Just found this in Coral magazine and thought I would share with you guys. It's an interesting read.
The hobby began in the early 1970s, and in those days fluorescent lamps were the lighting method of choice— usually the thick, 1½-inch (38-mm) tubes (T12) that are practically never seen in the trade any more. Before long, however, these were superseded by the slimmer T8 tubes with a diameter of 1 inch (26 mm), and people experimented with different light colors. In the final analysis, it is not only light for viewing that is important in coral-reef tanks, but above all the right type of light, with a suitable color spectrum, to permit corals to photosynthesize and grow. A combination of daylight tubes and blue tubes was the recipe for success in the 1980s.
In the 1990s, halogen metal vapor lamps gradually became more popular than fluorescent lamps. The stronger light permitted better growth in the light-hungry stony corals that, from around 1992 on, were increasingly found in our aquaria; previously, these had been the occasional exception rather than the rule. In the beginning there was the “Berlin model,” which enthusiastic marine aquarists had encouraged a large lighting manufacturer in that city to produce. Over the following years halogen metal vapor lamps were increasingly developed by the aquarium industry, and before long there were also special lamps that provided light with a particular Kelvin rating. By the mid 1990s 10,000 K was possible, and by the end of the decade the available spectrum included practically the entire range—from daylight types to exclusively blue-light lamps.
Back in 2001, in KORALLE in Germany, Manuela Kruppas and Robert Baur-Kruppas discussed a type of fluorescent tube that was little known to aquarists in those days: the “T5,” just 5/8 inch (16 mm) in diameter. Nowadays these tubes are firmly established in the reef aquarium hobby and represent the alternative to HQI lamps; the T8 tube has been largely superseded. T5 tubes, which are also available in special spectral mixes designed for the coral reef aquarium, are excellent for the maintenance of stony corals, even light-hungry species.
But now the latest innovation has appeared: the light emitting diode (LED), an electronic semiconductor element that has numerous advantages over all other types of lighting. Whether it will also prove as effective as previous lighting solutions in the aquarium hobby is something that only time will tell and marine aquarists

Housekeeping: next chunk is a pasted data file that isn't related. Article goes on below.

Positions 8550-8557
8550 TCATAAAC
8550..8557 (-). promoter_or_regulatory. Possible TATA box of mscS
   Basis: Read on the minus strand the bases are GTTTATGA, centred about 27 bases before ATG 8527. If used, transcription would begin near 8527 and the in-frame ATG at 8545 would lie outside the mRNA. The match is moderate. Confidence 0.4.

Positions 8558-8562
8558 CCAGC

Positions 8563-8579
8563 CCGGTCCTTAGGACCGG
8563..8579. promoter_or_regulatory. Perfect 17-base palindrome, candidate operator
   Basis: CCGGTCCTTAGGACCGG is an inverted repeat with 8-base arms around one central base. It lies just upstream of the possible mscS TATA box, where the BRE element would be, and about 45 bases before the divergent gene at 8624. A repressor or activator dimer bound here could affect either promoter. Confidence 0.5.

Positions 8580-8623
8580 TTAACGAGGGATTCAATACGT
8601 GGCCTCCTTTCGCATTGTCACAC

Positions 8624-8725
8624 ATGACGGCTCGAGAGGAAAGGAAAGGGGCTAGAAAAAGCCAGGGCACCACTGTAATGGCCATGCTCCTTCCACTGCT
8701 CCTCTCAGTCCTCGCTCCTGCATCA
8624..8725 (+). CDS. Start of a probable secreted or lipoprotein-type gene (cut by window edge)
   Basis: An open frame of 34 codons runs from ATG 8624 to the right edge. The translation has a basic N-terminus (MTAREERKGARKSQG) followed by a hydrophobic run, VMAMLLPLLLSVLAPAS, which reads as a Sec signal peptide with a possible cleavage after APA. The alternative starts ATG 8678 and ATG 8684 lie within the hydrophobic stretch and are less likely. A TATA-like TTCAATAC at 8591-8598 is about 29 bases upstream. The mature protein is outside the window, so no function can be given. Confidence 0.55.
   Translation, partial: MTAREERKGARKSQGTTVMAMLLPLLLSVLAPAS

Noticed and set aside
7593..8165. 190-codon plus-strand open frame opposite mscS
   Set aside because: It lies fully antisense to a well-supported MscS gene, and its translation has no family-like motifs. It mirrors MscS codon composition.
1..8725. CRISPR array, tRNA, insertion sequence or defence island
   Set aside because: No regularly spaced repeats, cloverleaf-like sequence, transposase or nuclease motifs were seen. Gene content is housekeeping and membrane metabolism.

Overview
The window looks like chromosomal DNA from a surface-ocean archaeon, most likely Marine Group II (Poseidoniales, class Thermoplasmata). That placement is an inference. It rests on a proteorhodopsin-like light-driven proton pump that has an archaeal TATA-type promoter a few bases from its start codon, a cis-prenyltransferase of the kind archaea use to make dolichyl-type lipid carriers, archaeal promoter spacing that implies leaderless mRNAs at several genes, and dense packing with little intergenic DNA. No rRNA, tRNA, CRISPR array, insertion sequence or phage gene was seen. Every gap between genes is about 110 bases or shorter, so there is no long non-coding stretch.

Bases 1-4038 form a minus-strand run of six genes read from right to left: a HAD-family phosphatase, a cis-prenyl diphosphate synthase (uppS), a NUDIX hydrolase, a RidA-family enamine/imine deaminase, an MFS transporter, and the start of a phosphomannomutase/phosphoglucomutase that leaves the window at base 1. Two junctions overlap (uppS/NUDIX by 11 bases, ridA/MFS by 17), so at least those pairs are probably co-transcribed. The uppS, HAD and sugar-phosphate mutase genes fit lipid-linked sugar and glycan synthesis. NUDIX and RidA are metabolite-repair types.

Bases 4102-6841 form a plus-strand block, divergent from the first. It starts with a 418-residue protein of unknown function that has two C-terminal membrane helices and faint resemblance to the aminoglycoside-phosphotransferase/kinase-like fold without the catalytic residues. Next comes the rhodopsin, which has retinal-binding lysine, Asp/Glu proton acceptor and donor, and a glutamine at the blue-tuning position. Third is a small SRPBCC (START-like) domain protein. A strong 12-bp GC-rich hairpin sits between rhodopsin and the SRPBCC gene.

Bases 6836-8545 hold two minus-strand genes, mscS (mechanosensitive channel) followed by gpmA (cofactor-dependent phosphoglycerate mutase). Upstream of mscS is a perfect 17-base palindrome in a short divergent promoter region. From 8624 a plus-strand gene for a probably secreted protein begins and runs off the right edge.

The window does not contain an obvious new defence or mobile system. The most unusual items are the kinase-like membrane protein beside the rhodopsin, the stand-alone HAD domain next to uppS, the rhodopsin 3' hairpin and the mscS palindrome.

must discover in practice. There is no more guarantee of this than there was in the past with other types of lighting. But it is precisely that uncertainty that awakens the pioneering spirit—anyone who takes an interest in LED lighting in the marine aquarium hobby will have gotten in right at the start.
I saw the first LED lights that could be used in the aquarium hobby in 2003, at the Marine Aquarium Conference of North America (MACNA) in Louisville, Kentucky. They immediately demonstrated the direction in which things were heading, but back then they were very expensive, handmade units, and although they were already available for purchase, they were more suitable for preliminary experimentation than for general usage in the aquarium hobby.
For a long time LEDs were known only as indicator lights, but in the past decade lighting engineers have been able to continually increase the effectiveness of these elements, and they soon came to be regarded as having genuine potential as sources of illumination. A few years ago the majority of LEDs had a light output of 30-80 lm/W. In mid-December 2006, a prototype producing 150 lm/W was revealed. This LED from Nichia has been on the market since May 2009, but in February 2010 the engineers announced their latest prototypes, which produced 208 lm/W, and in September of the same year another appeared with a fabulous 250 lm/W. The experts currently estimate that the maximum output that can be achieved with LEDs is 350 lm/W. For comparison: fluorescent lamps achieve a light output of 45-100 lm/W, and for the majority of halogen metal vapor lamps the figure is around 100-110 lm/W.
At present, work is being done on the development of transparent materials to avoid shading by structural components. These include transparent carrier materials and semiconductors as well as transparent electrical leads. This promises a further increase in efficiency, and it is exciting to consider what LED innovations will be introduced by the lighting industry in the coming years, as there is already a general view that this lighting technology will become firmly established in the reefaquarium hobby.
A little bit on LED's
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